03 December, 2012

Life in a Crowded Nation

One thing I'm doing this week is putting together a quarterly news/prayer letter for kids about Japan and seeking to raise their awareness of mission. It's something I've been sending out for many years. This year my theme has been Geography. We've covered "Living on a Fault line", weather, mountains . . . and this time it is "Life in a Crowded Nation".

In my research I discovered this webpage (Japan: Overcrowded from Cradle to Grave). It is a little negative, but gives you an interesting insight, nonetheless, to life in a crowded Japan.

Population density figures, I've discovered, aren't necessarily very accurate. For example, Australia's is 7 people per square kilometre. Yes, it gives the image of spaciousness, but there are places that are much more crowded than that in Australia . . . a places that are much less crowded than that. It is just an average.

So, I've tried some rough arithmetic. Japan has about 126 million people. One statistic says that only 18 percent of the land is suitable for settlement (most of the rest is too steep). That leaves all those people squeezing into only 68,022 square kilometres, which is slightly smaller than Tasmania! The population density of Japan based on those figures gives 1,852 people per square kilometre!

This is our house and our neighbour's house.
Wikipedia gives the population density of the city we live in within Tokyo as 8,980 people per square kilometre. I have to say, that figure is astounding. It certainly doesn't feel that way. I've just ridden to the grocery store and back (less than 10 minutes each way). I saw less than 100 people in my travels. Granted many are at school, work, or inside (it is a cold, bleak day). Some of the inner city suburbs rate at 20,000 people per square kilometre!

But Tokyo isn't the most densely populated city in the world. Part of that is accounted for by the mountains and rural areas that sit at the western end of the "city", where we're been camping (actually it is a collection of cities and properly known as a state, not a city).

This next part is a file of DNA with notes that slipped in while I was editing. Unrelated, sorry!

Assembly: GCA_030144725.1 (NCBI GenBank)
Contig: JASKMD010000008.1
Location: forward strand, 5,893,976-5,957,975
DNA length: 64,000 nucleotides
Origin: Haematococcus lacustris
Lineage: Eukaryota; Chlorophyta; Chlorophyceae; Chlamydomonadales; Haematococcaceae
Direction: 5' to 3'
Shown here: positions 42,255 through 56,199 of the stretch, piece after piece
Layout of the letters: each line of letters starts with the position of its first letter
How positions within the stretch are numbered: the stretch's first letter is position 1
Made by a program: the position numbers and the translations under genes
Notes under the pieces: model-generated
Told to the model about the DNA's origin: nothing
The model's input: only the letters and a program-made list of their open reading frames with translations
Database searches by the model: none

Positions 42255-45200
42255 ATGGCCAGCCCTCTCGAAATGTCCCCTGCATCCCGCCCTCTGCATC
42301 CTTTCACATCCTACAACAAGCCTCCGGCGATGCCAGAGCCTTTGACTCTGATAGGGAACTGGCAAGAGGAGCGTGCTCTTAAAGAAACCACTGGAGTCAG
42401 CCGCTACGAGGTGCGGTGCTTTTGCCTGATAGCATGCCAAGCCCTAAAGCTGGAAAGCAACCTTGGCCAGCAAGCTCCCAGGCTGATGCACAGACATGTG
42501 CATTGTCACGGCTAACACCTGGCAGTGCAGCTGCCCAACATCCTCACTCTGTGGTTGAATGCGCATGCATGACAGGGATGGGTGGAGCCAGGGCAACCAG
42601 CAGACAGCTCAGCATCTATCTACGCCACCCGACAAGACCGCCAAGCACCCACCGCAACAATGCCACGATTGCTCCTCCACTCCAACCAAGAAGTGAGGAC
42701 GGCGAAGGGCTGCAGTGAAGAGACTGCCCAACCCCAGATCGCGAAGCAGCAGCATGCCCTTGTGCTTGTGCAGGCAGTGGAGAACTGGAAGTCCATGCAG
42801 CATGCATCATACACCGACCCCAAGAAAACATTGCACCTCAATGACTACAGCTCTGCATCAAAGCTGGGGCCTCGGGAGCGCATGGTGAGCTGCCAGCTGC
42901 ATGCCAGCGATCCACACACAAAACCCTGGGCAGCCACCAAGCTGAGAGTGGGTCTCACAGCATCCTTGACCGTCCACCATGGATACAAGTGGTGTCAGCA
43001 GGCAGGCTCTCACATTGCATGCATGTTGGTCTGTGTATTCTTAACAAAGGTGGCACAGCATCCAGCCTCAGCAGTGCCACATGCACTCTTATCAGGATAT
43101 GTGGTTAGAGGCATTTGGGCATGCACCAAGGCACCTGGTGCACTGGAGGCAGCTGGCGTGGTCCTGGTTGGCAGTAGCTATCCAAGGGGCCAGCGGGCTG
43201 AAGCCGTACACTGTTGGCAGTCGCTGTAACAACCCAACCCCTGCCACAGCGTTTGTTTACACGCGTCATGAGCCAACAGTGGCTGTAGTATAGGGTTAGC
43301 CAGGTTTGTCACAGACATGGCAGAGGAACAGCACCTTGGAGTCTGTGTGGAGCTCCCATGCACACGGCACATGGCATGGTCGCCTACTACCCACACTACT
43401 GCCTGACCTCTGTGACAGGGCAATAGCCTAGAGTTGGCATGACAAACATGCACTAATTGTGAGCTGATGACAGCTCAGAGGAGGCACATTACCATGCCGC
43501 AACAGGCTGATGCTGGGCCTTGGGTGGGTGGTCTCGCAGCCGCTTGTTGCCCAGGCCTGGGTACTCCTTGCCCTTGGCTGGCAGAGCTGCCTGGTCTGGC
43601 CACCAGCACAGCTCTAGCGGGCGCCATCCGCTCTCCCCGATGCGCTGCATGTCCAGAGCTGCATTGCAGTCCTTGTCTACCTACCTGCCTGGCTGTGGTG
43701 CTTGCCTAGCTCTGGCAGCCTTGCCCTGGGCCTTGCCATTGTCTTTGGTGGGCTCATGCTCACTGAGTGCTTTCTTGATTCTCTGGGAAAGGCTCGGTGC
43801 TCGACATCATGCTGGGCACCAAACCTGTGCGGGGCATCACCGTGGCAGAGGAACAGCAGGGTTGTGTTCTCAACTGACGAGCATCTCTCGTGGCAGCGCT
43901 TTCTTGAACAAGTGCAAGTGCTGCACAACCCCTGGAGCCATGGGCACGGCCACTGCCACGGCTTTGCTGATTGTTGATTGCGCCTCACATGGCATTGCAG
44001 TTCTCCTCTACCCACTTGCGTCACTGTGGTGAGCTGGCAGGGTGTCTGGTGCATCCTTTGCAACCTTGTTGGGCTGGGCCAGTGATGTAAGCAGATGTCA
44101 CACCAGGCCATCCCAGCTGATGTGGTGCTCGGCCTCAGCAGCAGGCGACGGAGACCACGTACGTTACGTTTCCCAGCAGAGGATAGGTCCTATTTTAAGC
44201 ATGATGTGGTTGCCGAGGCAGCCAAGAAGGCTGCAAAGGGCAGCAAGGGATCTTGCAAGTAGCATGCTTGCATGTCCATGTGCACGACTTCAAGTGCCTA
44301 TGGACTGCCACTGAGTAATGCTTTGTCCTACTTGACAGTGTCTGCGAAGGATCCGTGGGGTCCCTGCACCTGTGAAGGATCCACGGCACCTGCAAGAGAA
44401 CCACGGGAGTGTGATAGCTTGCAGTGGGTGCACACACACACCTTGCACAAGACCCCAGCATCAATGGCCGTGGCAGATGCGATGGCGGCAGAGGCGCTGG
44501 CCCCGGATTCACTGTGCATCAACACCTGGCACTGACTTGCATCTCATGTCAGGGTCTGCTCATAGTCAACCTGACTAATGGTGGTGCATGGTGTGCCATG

One thing that makes it look less crowded is that outside of the main centres, most of the housing is under five stories, and many people, like us, live in two-storey houses. There are less of the towering apartment buildings that you see in Hong Kong and Singapore.

But it does mean that many of the roads are narrow, with many of them without footpaths (US=sidewalk, UK=pavement). And those roads also hold power poles, community rubbish bins, signs, and always, pedestrians and cyclists.So driving can include lots of dodging.

One thing to be thankful for is that, though this is a high density country, the living standards are also high. As are the "tidiness" standards. It is one of the things that impresses anyone who's travelled through Asia. Japan stands out as a very tidy place and it is full of people who show a lot of self restraint and consideration for others, at least when out in public.

Taken from in front of our house last year
in a particularly cold patch of weather. Check
out that pole, it is on the road-side of the gutter!
It's probably easy for people who don't live in a crowded city/country to see the negatives. Here are some:

  • it is harder for kids to find places to run around when houses don't have backyards (and thus for parents)
  • it is unusual for kids to have their own room, if there are multiple children in the family
  • you have to work harder to get along with others both inside and outside the family
  • peak hour travel is very crowded
  • traffic on expressways back into town are crowded at the end of long weekends or public holidays
  • it's hard to find places to park your car without having to pay lots
  • you have to be careful when moving around, by foot, bike, or car: the likelihood of collision is high
  • speed limits are low
These are good to think about when it is all getting a bit much.
  • public transport is convenient. In the city nowhere is an extreme distance from a station and because there are so many people, trains are frequent—often only a couple of minutes apart
  • shopping for staples can be very convenient. There are many small grocery stores, unlike Australia where you often have to go to large, centrally located shopping centres
  • smaller houses are (theoretically) easier to clean, look after, and keep tidy
  • less mowing and gardening (I guess this isn't a positive if those are things that you love to do)
  • various amenities are closer, like schools, medical facilities, etc.
I'm sure there is more, but I can't think of any just now. Perhaps you can help me?

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